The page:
Cuts to England’s cycling and walking budget challenged in court | Transport policy

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Swingeing cuts to public spending on cycling and walking in England should be overturned as government expenditure was already insufficient to meet legally binding climate targets, the high court has been told.

Campaigners are challenging a decision in 2023 to cut more than £200m from Department for Transport’s active travel budget for the following two years.

In a judicial review hearing at the Royal Courts of Justice on Tuesday, lawyers for Transport Action Network (Tan) argued that the cuts threatened a key plank of the UK’s carbon reduction strategy.

The DfT’s budget for cycling and walking was cut by more than 50% in March last year in a move that was overshadowed by accompanying cuts to the HS2 high-speed rail scheme, announced the same day.

Lawyers for Tan argued that the decision was incompatible with the government’s net zero strategy and transport decarbonisation plan, which set out proposals and policies required to meet carbon budgets. The first of the strategic priorities outlined in the plan was to accelerate “modal shift” from car use to sustainable travel.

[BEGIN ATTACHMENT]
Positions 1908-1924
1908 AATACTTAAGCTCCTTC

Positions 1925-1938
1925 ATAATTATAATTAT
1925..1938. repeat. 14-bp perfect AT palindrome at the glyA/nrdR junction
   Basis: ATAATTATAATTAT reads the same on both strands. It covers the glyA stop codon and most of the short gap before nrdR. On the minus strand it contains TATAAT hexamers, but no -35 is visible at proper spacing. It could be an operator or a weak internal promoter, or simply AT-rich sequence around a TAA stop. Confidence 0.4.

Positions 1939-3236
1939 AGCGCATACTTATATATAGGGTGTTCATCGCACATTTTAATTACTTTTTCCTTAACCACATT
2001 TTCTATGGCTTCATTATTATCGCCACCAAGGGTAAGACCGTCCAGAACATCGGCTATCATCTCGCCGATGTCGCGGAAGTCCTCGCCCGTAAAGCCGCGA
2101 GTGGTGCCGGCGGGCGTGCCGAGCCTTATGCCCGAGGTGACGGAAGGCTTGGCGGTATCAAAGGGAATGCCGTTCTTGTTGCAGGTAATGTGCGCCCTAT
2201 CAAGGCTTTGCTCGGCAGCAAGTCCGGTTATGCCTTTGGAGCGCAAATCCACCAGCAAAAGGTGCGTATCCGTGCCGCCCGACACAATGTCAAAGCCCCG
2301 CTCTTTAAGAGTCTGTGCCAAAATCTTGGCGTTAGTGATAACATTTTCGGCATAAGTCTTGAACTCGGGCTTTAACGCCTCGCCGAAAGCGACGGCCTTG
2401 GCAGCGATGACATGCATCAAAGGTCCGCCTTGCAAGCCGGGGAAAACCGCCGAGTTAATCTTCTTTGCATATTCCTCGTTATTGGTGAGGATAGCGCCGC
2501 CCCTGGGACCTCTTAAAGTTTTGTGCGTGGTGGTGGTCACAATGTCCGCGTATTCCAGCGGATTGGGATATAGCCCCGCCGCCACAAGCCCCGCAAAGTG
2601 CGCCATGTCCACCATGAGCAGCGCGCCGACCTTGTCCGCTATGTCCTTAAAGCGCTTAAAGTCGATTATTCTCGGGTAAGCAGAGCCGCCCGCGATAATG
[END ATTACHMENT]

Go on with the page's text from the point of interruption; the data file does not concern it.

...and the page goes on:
Accompanying targets included doubling cycling journeys and ensuring more than half of primary school age children walked to school by the middle of this decade.

David Forsdick KC, representing Tan, said in written arguments that the DfT had decided not to cut funding which was “central to achieving the objectives for active travel, was important for equality ambitions, for air quality targets and for delivery confidence in meeting carbon targets, and had a very high cost-benefit ratio”.

The barrister said that “immediately prior” to the March 2023 decision, the Treasury and No 10 required the transport secretary, Mark Harper, “to impose ‘additional savings’”. Forsdick said: “This appears to explain, at least in part, the illegalities in the decision.”

In November 2023, a critical Public Accounts Committee report found that the DfT had made little progress against its objectives to increase active travel, and was not on track to meet its 2025 targets.

Although Dame Bernadette Kelly, the DfT’s permanent secretary, told the committee hearings that she “would not identify funding as the key issue” in missing targets, TAN claims that the money allocated was already inadequate to meet the climate pledges.

Tan’s lawyers also claim that the funding decision last March was only made after an 11th-hour intervention from the Treasury that did not allow time for proper consideration. They also argue that the move failed to take into account air quality considerations.

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The DfT has told the court that none of the grounds has any substantive merit and that the claim should be dismissed. The government said it had invested more than £850m in active travel in 2020-21 and 2022-23.

A judgment is expected to be delivered in the weeks following Tuesday’s hearing.

A DfT spokesperson said: “This government is doing more than any other to promote walking and cycling, investing over £3bn into active travel during this parliament up to 2025. We await the verdict and will respond fully once received.”

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